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Forest Growth

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Forest Growth

Forest growing

  • (a) Temperature. It has been experimented that plant requires at least a monthly average temperature of 6C 'for its growth. If the monthly average falls below 6C plant life comes to an end. Excessively high temperature is also fatal to plant and may put a limit to plant growth. High temperature raises the rate of evaporation and low temperature turns moisture into ice. Both are harmful to plant. Polar regions, where the growing season is short, the ground is often frozen, snow or ice-bound and the rainfall is very low and the deserts where the rainfall is scanty; atmospheric humidity is also low and where soils are too thin to support trees.




  • (b) Rainfall. This is an important factor influencing the growth of a plant. Various types of plants grow in different areas having different amount of rainfall. Hydrophylous plants will grow in damp and humid climate-as they require much water. Xerophylous plant requires very little water and as such they grow in dry climate.
  • (c) Soil. The chemical contents of the soil, viz., magnesium, nitrogen, calcium, potassium, aluminium, iron, etc. favor the growth of different plants. The forest does not make great demands on soil fertility, but it is more exacting in its moisture requirements than prairie grass or bush vegetation. Nitrogen requirements are largely obtained from air. Texture, porosity, permeability, and retentive capacity, etc. determine the growth of different types of vegetation.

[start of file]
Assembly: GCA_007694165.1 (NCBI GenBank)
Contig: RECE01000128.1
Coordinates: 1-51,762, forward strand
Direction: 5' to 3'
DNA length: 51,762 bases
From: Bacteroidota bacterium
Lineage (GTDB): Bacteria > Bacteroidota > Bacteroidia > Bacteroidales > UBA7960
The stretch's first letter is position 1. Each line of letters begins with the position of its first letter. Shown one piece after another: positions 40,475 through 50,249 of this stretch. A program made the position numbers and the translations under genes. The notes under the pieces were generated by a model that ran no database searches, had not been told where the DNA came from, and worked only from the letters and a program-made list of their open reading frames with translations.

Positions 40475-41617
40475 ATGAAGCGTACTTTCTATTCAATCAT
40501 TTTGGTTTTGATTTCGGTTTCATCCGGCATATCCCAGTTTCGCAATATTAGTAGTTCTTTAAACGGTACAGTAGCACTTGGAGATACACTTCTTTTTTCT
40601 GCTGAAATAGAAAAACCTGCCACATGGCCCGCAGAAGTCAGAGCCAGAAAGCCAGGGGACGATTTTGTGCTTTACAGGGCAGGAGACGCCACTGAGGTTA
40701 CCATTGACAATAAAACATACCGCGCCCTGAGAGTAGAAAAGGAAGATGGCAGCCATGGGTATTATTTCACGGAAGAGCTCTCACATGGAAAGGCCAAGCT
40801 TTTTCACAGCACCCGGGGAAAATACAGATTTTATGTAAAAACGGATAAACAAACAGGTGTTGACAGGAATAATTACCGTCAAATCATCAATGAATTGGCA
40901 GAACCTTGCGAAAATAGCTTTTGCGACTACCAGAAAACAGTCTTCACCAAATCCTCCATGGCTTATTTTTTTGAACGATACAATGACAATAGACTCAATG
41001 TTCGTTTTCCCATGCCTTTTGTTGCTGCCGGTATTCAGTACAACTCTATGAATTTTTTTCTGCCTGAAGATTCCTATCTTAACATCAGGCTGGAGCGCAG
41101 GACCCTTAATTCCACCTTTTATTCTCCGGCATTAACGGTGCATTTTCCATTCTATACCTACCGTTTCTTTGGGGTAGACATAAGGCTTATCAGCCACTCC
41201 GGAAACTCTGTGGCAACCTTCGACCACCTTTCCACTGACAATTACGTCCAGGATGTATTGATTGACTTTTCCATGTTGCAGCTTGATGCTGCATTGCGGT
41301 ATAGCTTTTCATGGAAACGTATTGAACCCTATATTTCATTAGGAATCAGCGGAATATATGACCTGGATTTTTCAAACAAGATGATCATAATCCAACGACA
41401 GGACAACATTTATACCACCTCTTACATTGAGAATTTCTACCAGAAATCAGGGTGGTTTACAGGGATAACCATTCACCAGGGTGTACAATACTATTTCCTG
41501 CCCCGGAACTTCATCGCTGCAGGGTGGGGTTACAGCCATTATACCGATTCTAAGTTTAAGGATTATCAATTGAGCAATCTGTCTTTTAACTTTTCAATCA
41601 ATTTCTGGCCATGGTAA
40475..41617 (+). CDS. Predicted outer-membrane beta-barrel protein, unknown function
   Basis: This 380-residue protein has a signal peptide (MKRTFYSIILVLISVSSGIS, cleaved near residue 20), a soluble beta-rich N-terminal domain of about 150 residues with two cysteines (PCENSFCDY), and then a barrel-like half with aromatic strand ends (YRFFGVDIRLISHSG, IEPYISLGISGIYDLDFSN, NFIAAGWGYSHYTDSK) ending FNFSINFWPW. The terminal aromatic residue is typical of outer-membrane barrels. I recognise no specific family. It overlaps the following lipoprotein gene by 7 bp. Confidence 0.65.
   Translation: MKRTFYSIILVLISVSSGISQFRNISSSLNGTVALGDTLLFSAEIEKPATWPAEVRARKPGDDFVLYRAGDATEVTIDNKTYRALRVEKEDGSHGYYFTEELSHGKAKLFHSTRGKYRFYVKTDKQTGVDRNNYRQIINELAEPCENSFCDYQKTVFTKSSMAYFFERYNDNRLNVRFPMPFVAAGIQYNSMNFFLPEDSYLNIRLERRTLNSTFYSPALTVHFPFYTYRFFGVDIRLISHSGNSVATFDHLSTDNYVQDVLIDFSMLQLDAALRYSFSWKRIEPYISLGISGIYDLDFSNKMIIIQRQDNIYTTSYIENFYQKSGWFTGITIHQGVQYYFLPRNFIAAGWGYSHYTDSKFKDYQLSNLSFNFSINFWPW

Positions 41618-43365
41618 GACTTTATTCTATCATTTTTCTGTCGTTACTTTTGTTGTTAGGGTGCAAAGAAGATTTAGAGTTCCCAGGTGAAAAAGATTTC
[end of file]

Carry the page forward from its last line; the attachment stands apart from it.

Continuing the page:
However the high mountain parts of the world, especially the middle and higher latitudes are too cold or lacking in soil to support trees. Also, it is now thought that the natural vegetation of many grasslands has been reduced or eliminated. For example, savannas occupying as patches in forests or around the margins of tropical forests may have degenerated from the forests as a result of burning by pastoralists of shifting cultivators over many hundreds of years.

  • (d) Altitude. This factor affects plant growth as temperature falls with the rise in the altitude. Plant species differ with the change in the elevation.
  • (e) Wind. The areas over which wind flows violently have fewer trees. Excessive flow of wind restricts the growth of trees due to increase in the transpiration of trees. Strong winds, destructive in nature like tornado, typhoon, cyclone, etc. may destroy large number of trees.
  • (f) Aspect of slope. Mountain slopes function differently on the leeward and the windward sides determining the types of vegetation on the two sides of a mountain. Sloping land even if it is gently sloping favors the growth of certain types of plants, which grow in lands having less moisture retentive character.

    Cultural Influences and Forests: With the gradual growth of civilization and maturing of culture, cultural forces began to receive greater importance over natural forces. Man took ages to understand that the relation between forests and their environment is not one-sided but mutual. It represents a nice balance of the right and obligation of all living organisms found in its confines. Nature strives towards ecological equilibrium. This ecological equilibrium had been very often disturbed by man. The laws governing the extent of forest cover were violated by man. The violation is a tragic example of man's folly in the nature's ordered system.

    As pressure of population on land in Europe increased as a result of increase in migrants the forest was pushed back with axe and fire. Man in his greed for more land destroyed forests, for human settlement, for constructing roads and railways, for carrying on agriculture extensively or for setting up factories and township.

    It is gratifying to note that man has, of late, appreciated the significance of forests and attempts are now being made in different countries of the world to preserve, develop and scientifically manage the forests.

    Next: Temperate Forests










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